Autumn Statement 2023 confirms UK's Construction Industry Scheme reforms

Published on 6th Dec 2023

The government is to implement changes to the deduction scheme from April 2024


Man in suit signing a document

As part of the Autumn Statement 2023 on 22 November, the government published its response to the consultation on reform of the Construction Industry Scheme (CIS).  

The government's consultation focused on several areas of reform to tackle serious abuse of the CIS Gross Payment Status (GPS) rules and strengthen and simplify the CIS, with one of the main focuses on the removal of unnecessary administrative burdens on landlord and tenant relationships. Osborne Clarke responded to the consultation, welcoming the proposals in the consultation.  

What is changing?

Following the responses to its consultation, the government has confirmed that with effect from 6 April 2024:

  • The majority of payments from landlords to tenants will be removed from the scope of the CIS. This provision is not yet in the Autumn Finance Bill but regulations will be made, which will be subject to technical consultation, to bring this into effect.
  • VAT obligations will be added to the GPS compliance test. The legislation giving effect to this change has been included in the Autumn Finance Bill published on 29 November (with corresponding regulations to be made, which will be subject to technical consultation, setting out exceptions to VAT compliance obligations).
  • The grounds for immediate cancellation of GPS will be expanded to add VAT, Income Tax Self-Assessment, Corporation Tax Self-Assessment and Pay As You Earn to the taxes where HMRC is able to immediately cancel GPS if they have reasonable grounds to suspect that the GPS holder has fraudulently provided an incorrect return or information. The legislation giving effect to this change has also been included in the Autumn Finance Bill.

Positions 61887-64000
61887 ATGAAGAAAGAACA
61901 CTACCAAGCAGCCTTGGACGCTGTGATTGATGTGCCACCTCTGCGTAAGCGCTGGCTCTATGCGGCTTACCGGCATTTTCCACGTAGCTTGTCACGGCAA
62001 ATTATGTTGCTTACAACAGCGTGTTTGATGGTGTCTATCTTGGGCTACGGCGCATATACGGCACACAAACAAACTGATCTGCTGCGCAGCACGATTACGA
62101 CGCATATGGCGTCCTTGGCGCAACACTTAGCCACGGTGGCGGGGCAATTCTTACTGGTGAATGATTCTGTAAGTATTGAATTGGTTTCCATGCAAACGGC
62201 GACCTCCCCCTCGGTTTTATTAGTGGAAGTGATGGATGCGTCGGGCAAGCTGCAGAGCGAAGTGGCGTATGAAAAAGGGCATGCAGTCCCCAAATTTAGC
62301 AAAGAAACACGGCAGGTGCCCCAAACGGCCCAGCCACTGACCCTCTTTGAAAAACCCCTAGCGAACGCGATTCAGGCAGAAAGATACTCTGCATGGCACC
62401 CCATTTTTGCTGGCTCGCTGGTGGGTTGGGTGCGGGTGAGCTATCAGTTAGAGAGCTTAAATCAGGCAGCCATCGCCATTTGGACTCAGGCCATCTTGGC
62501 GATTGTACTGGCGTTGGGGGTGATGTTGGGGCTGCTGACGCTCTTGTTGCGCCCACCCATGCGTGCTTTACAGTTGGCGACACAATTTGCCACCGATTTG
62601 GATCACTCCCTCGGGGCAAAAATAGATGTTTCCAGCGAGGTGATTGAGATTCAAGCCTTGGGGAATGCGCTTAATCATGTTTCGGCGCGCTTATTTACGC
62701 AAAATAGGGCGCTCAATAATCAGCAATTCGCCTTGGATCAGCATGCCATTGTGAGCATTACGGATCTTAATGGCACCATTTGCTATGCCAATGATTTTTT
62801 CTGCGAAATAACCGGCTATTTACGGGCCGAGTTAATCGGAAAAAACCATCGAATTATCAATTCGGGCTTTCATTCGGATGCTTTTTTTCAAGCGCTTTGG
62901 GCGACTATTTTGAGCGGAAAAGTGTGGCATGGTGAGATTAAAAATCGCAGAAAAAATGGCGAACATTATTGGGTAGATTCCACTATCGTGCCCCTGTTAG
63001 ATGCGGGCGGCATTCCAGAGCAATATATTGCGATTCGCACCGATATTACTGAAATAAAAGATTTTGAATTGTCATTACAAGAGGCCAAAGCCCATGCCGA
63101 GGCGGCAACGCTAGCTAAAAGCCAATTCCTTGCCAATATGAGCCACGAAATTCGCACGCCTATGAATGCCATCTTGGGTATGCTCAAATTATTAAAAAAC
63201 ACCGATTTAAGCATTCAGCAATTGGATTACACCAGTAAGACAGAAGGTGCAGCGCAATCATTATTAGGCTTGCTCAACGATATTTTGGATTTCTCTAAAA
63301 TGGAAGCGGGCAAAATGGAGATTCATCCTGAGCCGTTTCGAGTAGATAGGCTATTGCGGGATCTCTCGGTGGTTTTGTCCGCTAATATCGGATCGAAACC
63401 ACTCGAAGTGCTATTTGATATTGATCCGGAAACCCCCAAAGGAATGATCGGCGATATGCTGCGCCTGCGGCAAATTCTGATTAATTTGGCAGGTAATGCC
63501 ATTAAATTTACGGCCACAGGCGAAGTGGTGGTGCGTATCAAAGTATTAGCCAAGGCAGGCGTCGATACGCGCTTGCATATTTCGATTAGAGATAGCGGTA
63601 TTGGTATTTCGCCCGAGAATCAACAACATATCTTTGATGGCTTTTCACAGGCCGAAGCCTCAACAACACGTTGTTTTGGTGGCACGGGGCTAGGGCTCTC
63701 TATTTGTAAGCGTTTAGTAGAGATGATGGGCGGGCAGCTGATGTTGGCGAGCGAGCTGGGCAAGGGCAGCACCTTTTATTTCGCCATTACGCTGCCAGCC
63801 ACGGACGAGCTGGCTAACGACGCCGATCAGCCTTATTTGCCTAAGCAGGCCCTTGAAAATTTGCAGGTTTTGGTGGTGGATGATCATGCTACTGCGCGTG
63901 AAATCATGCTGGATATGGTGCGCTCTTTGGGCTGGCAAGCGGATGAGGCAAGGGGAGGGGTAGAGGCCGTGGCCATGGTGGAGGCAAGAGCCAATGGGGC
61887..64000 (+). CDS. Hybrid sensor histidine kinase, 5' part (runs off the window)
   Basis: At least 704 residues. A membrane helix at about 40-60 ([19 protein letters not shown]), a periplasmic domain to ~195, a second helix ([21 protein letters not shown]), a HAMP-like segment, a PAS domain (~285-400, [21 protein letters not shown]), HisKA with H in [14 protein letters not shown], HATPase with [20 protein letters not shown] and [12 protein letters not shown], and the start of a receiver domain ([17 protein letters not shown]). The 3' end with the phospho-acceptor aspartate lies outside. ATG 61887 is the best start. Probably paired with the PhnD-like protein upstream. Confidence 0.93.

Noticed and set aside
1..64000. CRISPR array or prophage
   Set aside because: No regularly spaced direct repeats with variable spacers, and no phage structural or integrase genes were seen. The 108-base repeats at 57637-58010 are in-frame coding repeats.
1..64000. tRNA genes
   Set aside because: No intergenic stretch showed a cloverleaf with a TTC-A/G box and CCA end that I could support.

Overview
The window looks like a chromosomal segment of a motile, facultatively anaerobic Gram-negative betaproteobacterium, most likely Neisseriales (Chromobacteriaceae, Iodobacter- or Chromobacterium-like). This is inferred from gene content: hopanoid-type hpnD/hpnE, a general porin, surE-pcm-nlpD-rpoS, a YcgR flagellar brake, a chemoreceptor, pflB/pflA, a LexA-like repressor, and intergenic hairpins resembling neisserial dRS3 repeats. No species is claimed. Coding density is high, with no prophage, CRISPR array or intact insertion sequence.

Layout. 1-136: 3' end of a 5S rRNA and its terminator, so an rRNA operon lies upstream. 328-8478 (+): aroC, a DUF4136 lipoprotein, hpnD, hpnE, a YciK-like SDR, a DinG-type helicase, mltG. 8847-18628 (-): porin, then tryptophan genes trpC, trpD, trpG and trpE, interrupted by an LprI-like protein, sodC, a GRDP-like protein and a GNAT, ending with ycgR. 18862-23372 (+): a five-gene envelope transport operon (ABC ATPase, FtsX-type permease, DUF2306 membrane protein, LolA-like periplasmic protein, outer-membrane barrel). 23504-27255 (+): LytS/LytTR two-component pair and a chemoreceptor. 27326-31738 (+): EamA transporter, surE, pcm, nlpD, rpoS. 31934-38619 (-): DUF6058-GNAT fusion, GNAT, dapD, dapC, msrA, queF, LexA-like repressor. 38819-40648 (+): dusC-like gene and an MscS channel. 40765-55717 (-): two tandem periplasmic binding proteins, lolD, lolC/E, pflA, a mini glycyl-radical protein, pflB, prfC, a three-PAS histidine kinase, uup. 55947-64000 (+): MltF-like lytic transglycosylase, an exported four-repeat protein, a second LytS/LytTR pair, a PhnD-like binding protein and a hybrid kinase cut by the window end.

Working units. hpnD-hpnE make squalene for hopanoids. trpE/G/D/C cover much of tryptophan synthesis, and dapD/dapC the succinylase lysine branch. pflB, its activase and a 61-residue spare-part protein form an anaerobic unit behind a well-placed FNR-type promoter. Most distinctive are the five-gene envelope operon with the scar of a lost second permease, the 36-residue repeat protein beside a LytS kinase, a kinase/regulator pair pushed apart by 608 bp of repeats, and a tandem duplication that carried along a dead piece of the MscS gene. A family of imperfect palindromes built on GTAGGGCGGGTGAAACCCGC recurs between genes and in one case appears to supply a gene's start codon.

In addition to the legislative changes, the government will bring forward the first review of a GPS holder’s compliance history from 12 months after application to six, reverting to 12 months thereafter.

In April 2024, the government will also introduce digital applications for CIS registrations. From this time, telephone applications will no longer be available apart from for those who are digitally exempt. Postal applications will remain available. In due course, and with advance warning to the industry, the government will mandate digital as the only channel of CIS applications.

Landlord to tenant payments to be removed from CIS scope

The government has acknowledged that the complete removal of all landlord to tenant payments from the CIS would create an unacceptable risk allowing unscrupulous landlords to exploit the exemption to avoid the legitimate application of the CIS. However, the government's response that the "majority" of these payments will be removed is welcome.

The regulations will reveal the detail, but the government has confirmed in its response that these will simplify the criteria for payments from landlords to tenants being excepted from the CIS. The regulations will also:

  • remove the need for an exempt payment to be an inducement or encouragement; and
  • (where landlords delegate building works to a tenant) seek to address bona fide commercial practice while guarding against the risk of manipulation by unscrupulous landlords.

The government also confirmed that it wishes to avoid the creation of explicit anti-avoidance provisions within the regulations and believes that changes to the CIS regulations can be made in such a way as to provide clarity in terms of the parameters of excepted payments.

Grouping arrangements

The consultation also looked at whether to introduce a grouping arrangement for certain groups with spasmodic CIS reporting obligations. The government has, however, confirmed in its response that no effective and timely way to give effect to a grouping arrangement was identified and so this aspect will not be taken forward as part of these reforms. However, information provided to the consultation will be used to explore other options to ameliorate the impact of the CIS on certain groups.

Osborne Clarke comment

The government has taken forward sensible changes to reform the CIS, and the confirmation that the majority of landlord to tenant payments will be removed from the scope of CIS is welcome. Although the complete removal of landlord to tenant payments would have created more certainty and simplified compliance, we must await the publication of the draft regulations to determine if the provisions go far enough and provide clarity on which types of payments will continue to be caught by the CIS. It also remains to be seen how any such changes will interact with the VAT reverse charge.


* This article is current as of the date of its publication and does not necessarily reflect the present state of the law or relevant regulation.

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